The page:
Reduced nitrogen in the form of ammonium ions can be an important factor in embryogenesis. Light generally promotes embryogenesis. High temperature usually favorable for somatic embryogenesis. Coconut milk often promotes embryogenesis. Abscisic acid, exerts a number of striking effects on the somatic embryos on suspension culture.

Slide 41: 

The physiological state of the plant from which the explants is taken is extremely important, as is the season during which the material is removed.


FACTORS ASSOCIATED IN S.E: Media Components. Half normal concentration of media components and in some cases lacking phytohormones. Light, temperature etc. Light intensities, particular wavelengths and photoperiods, moderate and stimulate the formation and development of embryoids. Exudates Extracts (tomato, banana, yeast / coconut water)

Slide 43: 

Other Constituents: The amount of dissolved oxygen (DO). The effect of carbon source can influence the osmotic value. Activated charcoal is reported to increase embryogenesis. As certain tissues release volatile substances which can inhibit SE in the callus.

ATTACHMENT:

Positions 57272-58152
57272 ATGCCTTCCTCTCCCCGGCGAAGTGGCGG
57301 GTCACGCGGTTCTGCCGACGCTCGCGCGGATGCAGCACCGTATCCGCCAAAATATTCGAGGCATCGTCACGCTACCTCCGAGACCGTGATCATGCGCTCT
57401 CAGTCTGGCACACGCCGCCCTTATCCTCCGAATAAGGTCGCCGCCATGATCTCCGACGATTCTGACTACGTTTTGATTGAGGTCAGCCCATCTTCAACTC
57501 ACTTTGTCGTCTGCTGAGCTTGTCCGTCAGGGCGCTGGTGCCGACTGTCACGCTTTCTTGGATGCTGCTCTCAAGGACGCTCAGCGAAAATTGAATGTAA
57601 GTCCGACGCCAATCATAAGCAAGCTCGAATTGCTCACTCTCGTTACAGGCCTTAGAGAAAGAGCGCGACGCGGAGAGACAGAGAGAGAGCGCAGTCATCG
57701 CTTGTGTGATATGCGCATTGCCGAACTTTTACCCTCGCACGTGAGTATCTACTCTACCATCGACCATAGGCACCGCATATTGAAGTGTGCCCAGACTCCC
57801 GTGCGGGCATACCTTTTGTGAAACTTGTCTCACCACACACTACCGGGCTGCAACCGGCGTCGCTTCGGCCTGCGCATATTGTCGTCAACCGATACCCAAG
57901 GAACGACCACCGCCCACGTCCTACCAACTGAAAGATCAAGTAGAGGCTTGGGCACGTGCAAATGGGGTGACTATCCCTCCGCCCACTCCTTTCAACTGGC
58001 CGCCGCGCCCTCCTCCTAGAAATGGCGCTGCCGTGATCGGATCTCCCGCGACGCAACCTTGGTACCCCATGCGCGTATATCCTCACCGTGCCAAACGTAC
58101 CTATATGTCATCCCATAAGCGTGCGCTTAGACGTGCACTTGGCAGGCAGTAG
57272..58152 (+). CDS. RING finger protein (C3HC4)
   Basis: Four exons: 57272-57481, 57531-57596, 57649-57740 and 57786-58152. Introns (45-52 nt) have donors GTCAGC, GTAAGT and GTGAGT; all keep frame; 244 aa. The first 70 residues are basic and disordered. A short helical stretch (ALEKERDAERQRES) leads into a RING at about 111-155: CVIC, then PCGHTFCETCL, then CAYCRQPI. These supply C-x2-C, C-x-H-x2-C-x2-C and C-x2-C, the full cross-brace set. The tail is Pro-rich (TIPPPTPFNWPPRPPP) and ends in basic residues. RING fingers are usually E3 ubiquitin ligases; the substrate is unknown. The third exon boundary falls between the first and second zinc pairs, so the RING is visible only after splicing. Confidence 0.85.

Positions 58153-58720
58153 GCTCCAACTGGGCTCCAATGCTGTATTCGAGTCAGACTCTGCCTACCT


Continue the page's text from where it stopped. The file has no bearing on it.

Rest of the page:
Differences between zygotic and somatic embryo : 

Differences between zygotic and somatic embryo

Explants : 

Explants Pieces of organs Leaves Stems Roots Cotyledons Specific cell types Leaf tissues Pollen Endosperm Nucellus Any portion taken from a plant that will be used to initiate a culture. It can be a portion of the shoot or of the leaves or even just some cells.

Callus and callus culture : :